Two Weeks Down Under

Collage showing banner for Blue Planet meeting, GOOS logo and photo of team, and a power point slide
Zdenka’s trip to Oz started with visiting the Integrated Marine Observing System (IMOS) in Perth, Australia. Two of IMOS’ facilities, the Australian National Facility for Ocean Gliders (ANFOG), and the Australian Coastal Ocean Radar Network (ACORN) are operated by the University of Western Australia, Perth, WA. Tim Moltmann, Director of IMOS and Zdenka had the chance to do a joint presentation that looked at the differences and similarities of the two systems. While the main focus may be different, at the end of the day, both systems are about sustaining ocean and coastal observing. Zdenka’s presentation can be found here.

Photo of Tim Moltmann standing in front of a slide giving a presentation

Tim Moltmann, University of Western Australia seminar. Photo Credit: IOOS/NOAA

While in Perth, they met with Jan Flynn who, along with IMOS is planning the Australian Forum for Operational Oceanography (FOO). With generous support from the Australian Government Department of Industry and Science, planning for the first Australian Forum for Operational Oceanography Conference FOO 2015 is under way. They also met with the State government to discuss the importance of the partnership between the local government and IMOS.

They also met with the glider and HF radar teams. There are a lot of new things being learned with glider deployments. IMOS glider missions have revealed strong dense water cascades around Australia that have not been seen before. One difference between US and Australia glider deployments is “shark bites” – which are routine in Australia – where sharks actually strike at the gliders. The IMOS team marks the gliders for previous bites, much like you would note dings in a rental car, so they can determine which bites are new.

Prof. Charitha Pattiaratchi, Leader, Australian National Facility for Ocean Gliders, holding glider casing with shark bites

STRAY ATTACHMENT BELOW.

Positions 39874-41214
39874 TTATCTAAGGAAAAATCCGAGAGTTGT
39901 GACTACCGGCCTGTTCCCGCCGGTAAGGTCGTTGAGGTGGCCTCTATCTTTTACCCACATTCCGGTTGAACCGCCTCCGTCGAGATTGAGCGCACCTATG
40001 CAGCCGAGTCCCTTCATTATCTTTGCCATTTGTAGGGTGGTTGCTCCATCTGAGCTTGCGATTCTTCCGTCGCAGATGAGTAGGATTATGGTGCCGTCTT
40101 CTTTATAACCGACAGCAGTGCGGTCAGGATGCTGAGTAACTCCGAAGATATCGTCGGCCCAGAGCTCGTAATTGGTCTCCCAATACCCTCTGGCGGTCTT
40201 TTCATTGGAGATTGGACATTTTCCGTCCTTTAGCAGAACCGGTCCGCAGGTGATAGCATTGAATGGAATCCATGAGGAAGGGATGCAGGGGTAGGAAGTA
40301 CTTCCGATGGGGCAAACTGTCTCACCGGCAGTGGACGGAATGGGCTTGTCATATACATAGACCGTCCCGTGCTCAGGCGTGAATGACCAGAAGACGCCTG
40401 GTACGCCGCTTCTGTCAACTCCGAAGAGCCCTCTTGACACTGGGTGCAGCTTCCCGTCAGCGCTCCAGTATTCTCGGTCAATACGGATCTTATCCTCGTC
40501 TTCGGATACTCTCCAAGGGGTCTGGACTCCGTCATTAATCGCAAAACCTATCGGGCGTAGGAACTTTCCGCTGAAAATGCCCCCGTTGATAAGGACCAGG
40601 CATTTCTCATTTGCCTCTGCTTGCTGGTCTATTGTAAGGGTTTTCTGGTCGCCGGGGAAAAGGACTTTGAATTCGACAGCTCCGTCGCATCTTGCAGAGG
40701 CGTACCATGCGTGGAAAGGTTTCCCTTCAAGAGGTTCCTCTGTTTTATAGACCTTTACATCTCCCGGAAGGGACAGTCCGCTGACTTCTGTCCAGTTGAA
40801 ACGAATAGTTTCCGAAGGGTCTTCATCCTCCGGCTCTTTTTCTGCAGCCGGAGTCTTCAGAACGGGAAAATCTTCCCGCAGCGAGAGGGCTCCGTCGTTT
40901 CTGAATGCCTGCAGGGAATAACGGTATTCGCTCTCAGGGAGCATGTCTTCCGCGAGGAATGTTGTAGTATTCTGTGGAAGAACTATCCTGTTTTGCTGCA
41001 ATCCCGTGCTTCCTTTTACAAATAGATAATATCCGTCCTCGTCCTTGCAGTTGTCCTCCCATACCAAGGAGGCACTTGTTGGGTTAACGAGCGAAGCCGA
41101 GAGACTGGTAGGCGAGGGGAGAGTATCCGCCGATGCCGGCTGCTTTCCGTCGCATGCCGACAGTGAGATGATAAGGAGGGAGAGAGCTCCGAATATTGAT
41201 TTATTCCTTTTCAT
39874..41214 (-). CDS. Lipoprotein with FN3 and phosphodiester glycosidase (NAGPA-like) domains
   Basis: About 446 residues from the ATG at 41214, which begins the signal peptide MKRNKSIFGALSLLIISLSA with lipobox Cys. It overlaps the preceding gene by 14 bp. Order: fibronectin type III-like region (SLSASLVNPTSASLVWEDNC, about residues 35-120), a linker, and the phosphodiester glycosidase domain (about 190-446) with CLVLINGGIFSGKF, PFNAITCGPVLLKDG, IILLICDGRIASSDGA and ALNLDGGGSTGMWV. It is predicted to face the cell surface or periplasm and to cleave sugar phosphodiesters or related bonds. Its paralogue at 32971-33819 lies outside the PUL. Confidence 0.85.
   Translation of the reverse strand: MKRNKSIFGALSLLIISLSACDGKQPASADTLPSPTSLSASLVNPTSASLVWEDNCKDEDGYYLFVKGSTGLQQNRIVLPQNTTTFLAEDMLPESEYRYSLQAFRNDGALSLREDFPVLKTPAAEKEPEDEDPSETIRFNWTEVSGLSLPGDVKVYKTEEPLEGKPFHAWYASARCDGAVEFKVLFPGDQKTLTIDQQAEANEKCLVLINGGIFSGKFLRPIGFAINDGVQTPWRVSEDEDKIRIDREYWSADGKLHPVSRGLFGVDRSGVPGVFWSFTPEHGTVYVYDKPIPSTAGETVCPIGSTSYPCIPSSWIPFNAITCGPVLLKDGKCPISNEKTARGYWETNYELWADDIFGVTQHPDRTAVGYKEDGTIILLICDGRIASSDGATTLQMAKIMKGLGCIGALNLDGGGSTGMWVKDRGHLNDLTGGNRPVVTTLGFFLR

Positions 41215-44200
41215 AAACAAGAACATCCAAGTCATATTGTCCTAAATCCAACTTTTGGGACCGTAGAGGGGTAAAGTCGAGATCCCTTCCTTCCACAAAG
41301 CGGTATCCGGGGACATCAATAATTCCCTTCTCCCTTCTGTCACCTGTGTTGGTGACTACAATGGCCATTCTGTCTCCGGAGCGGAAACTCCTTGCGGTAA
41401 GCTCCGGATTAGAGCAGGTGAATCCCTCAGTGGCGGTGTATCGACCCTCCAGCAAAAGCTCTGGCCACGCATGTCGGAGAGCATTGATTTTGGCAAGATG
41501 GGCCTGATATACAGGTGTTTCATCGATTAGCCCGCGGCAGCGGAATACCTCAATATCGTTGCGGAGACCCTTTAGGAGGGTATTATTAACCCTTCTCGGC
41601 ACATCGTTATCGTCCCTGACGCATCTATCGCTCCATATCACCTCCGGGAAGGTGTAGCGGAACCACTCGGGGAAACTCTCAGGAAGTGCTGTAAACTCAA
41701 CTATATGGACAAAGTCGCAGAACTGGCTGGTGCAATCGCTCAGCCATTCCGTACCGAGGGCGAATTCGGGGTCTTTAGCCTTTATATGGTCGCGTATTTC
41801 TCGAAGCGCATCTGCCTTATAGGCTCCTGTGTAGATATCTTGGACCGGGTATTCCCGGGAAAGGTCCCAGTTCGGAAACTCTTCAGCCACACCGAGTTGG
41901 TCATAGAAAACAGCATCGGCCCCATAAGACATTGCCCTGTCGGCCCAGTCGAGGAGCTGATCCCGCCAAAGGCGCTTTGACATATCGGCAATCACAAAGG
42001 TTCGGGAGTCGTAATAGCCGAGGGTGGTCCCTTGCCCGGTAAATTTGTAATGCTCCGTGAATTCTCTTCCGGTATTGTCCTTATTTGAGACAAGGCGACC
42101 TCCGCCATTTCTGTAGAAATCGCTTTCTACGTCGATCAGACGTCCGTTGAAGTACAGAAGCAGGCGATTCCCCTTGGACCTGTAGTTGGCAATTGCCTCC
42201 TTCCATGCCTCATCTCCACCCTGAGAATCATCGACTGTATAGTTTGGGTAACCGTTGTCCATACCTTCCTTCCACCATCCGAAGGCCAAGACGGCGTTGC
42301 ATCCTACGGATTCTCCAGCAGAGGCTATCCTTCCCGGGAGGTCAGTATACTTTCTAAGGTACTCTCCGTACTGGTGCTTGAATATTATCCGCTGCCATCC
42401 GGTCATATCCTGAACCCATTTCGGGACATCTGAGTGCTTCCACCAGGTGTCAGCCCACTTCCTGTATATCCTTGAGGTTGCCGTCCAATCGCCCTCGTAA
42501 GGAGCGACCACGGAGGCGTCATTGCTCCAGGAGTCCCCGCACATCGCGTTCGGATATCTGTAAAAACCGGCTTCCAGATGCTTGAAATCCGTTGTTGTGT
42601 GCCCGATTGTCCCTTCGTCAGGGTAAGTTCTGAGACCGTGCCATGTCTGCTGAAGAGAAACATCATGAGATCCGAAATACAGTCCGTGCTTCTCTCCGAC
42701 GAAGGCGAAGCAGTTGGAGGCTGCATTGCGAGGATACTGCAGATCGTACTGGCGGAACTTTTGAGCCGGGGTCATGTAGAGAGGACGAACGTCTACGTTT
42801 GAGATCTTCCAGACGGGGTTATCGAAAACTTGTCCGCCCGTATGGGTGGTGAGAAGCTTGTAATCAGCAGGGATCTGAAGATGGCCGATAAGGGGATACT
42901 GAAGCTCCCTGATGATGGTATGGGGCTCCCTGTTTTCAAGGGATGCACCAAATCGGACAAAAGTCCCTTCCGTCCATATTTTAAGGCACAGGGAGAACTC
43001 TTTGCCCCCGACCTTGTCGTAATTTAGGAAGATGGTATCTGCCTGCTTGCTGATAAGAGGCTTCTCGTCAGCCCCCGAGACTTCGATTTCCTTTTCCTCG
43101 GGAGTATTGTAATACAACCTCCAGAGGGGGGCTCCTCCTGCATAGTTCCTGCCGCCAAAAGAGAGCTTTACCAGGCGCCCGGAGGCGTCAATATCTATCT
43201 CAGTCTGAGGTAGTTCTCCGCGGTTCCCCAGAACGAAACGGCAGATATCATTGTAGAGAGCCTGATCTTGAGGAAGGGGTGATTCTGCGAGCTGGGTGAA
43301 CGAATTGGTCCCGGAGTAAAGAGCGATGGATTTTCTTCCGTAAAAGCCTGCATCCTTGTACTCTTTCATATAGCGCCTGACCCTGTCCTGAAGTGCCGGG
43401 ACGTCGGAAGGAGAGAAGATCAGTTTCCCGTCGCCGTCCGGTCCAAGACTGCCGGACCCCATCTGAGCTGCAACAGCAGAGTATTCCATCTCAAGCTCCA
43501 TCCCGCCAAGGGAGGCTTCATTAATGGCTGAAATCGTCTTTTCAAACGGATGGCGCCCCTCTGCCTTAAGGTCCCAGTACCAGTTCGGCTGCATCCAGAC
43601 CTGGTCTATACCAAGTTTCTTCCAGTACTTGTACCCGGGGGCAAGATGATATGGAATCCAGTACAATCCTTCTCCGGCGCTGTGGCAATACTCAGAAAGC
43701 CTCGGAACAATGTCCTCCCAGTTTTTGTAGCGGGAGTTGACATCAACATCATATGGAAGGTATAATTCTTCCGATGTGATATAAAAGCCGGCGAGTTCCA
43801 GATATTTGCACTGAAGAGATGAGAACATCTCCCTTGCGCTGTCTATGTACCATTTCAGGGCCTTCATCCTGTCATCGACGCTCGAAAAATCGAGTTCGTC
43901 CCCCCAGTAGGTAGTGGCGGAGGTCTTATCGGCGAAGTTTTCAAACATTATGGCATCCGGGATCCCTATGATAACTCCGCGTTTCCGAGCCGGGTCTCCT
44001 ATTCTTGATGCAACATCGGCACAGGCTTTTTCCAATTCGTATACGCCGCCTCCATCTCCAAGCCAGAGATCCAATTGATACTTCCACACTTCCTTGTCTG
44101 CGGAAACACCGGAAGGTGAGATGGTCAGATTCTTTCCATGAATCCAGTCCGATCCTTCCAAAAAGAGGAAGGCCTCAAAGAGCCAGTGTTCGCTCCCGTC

Prof. Charitha Pattiaratchi, Leader, Australian National Facility for Ocean Gliders, holding glider casing with shark bites. Photo Credit: IOOS/NOAA

From the glider lab to out in the field, Tim and Zdenka visited the Fremantle HF Radar site. The antennas are along a public beach and the computer gear is in a repurposed shipping container. Notice the local artwork on the container, which allows it to become just a routine site and not attract unwanted attention.

Tim Moltmann and Zdenka Willis stand on a beach with an HF Radar installation

Tim and Zdenka at the HF Radar site. Photo Credit: IOOS/NOAA

graffiti on a shipping container

Shipping container holding HF Radar computer gear. Note the local artwork, which prevents unwanted attention at the site. Photo Credit: IOOS/NOAA

It was then off to Townsville, Australia and the wonderful hospitality of the Australian Marine Institute of Science for the Global Ocean Observing System (GOOS) Steering Committee meeting. The GOOS SC reviewed the progress of the three panels and welcomed the new chairs of the Biology and Ecosystem Panel with US IOOS’ own Sam Simmons, Marine Mammal Commission, as one of the co-chairs. The group also received an update on the GOOS project Tropical Pacific Observing System, and approved the Deep Ocean Observing System as a GOOS Project.